I was going to crib Wikipedia, but this pretty much covers it. I didn’t learn about DNA until the last year of high school, when we dutifully ran through a few Mendelian tables, adding a dominant gene and a recessive gene or two recessives or two dominants. I enjoyed the neatness of the calculation, but I didn’t think much about it beyond that. Back then the word “gene” was barely part of society’s vocabulary, but that changed quickly. Starting in the 1990s, scientists and journalists began to announce with ever-growing frequency that the gene for some trait—intelligence, language, red hair, personality—had finally been found. Much has changed since those early days, but many of the ideas that were popularized then are still around in some form today:
In the late nineties there was even a brief but brightly flaring hope that soon we would all be able to replicate ourselves. Human cloning was a topic in almost every major magazine and newspaper, and at times it felt as if barely a week went by without an article about clones that was written in such urgent tones it seemed our exact replica was about to knock on the front door and demand the car keys. The ethics of cloning were debated endlessly, as were the best candidates for the procedure. In 1998, in a rarely granted interview with the hugely influential software designer and business mogul Bill Gates, Barbara Walters, one of America’s most well-known journalists, challenged the billionaire about Microsoft’s influence on the world and Gates’s personal influence on his company. And then, in a question that must have felt a lot more piercing and relevant at the time, she probed, “Would you want to be cloned?” Wisely, Gates answered that he would not.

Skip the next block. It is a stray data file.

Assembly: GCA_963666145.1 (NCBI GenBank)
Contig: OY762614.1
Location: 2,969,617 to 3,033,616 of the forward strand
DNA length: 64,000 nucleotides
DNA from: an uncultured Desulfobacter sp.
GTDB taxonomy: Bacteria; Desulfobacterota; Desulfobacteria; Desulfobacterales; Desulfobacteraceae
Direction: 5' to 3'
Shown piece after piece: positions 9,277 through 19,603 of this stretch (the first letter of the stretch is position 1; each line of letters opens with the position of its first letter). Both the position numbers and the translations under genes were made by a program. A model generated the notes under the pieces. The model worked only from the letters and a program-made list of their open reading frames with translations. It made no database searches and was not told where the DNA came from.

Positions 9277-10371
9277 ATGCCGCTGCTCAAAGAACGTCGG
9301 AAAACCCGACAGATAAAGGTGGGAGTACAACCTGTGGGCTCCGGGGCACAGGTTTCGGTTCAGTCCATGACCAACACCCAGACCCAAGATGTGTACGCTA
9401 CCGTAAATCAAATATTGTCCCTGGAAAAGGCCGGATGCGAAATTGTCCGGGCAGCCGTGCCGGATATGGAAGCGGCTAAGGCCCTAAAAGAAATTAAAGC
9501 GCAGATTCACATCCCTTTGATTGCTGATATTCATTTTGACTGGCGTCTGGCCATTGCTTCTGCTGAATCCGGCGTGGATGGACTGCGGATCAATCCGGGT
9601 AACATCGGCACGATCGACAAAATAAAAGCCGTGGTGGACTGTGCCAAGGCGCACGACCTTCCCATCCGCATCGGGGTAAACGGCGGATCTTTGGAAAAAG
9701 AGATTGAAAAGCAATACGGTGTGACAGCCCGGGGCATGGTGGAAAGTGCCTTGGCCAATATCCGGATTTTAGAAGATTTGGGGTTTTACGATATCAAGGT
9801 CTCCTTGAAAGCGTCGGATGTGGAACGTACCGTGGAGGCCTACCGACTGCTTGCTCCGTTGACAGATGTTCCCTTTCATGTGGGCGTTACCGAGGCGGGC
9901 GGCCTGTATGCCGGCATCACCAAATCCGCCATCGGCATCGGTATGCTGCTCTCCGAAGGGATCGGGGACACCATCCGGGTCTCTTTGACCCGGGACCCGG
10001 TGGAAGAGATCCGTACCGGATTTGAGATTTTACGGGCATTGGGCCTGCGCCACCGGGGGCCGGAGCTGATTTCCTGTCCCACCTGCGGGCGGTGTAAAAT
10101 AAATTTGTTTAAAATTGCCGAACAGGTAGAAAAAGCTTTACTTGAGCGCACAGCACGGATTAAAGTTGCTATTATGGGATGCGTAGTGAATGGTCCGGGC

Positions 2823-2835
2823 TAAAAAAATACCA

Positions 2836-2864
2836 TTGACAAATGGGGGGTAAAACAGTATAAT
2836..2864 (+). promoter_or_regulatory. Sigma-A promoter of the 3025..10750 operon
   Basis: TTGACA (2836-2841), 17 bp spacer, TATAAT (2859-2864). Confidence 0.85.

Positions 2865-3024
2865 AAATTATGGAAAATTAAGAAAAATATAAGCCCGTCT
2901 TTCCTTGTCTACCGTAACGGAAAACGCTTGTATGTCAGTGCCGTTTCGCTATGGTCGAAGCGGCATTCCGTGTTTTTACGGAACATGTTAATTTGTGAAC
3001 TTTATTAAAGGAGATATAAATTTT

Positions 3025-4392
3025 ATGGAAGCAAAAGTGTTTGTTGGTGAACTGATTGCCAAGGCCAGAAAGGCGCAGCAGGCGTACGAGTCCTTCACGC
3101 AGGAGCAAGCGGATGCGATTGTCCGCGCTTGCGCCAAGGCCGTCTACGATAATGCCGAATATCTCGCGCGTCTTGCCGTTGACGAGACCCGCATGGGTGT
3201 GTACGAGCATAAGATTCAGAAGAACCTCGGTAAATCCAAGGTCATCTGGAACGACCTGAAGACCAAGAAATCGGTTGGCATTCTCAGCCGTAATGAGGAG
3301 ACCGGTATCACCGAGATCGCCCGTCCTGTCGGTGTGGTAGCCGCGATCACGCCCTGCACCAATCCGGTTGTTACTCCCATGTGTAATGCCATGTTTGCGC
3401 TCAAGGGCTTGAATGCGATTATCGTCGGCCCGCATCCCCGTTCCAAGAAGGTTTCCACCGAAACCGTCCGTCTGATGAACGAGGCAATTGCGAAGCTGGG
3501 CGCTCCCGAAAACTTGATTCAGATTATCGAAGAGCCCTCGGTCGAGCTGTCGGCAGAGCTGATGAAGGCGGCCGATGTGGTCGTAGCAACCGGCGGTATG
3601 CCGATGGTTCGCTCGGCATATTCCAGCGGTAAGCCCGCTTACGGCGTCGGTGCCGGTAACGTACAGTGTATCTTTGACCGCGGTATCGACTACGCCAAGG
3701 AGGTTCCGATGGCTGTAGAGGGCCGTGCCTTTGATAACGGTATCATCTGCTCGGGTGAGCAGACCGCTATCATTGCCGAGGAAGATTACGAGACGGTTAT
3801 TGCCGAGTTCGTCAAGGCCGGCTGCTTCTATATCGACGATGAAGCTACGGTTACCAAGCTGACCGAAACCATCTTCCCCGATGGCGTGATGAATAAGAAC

As of 2014 there are still no artificially produced human clones, at least none that we know of, and journalists have long since stopped asking people if they want to be cloned. Many well-known animal clones, like Dolly the sheep and the resurrected “extinct” ibex, have died (some prematurely, some horribly). Other cloned animals, like Copycat, the world’s first cloned pet (born in 2001), are doing well. (The company that created Copycat, however, is no longer in existence.) In 2013, for the first time ever, a mouse was cloned from only a single drop of blood. In 2014 a Korean company called Sooam Biotech announced the birth of a dachshund clone called Mini Winnie, which it had created for a British woman who won a competition.
If our turn-of-the-century con...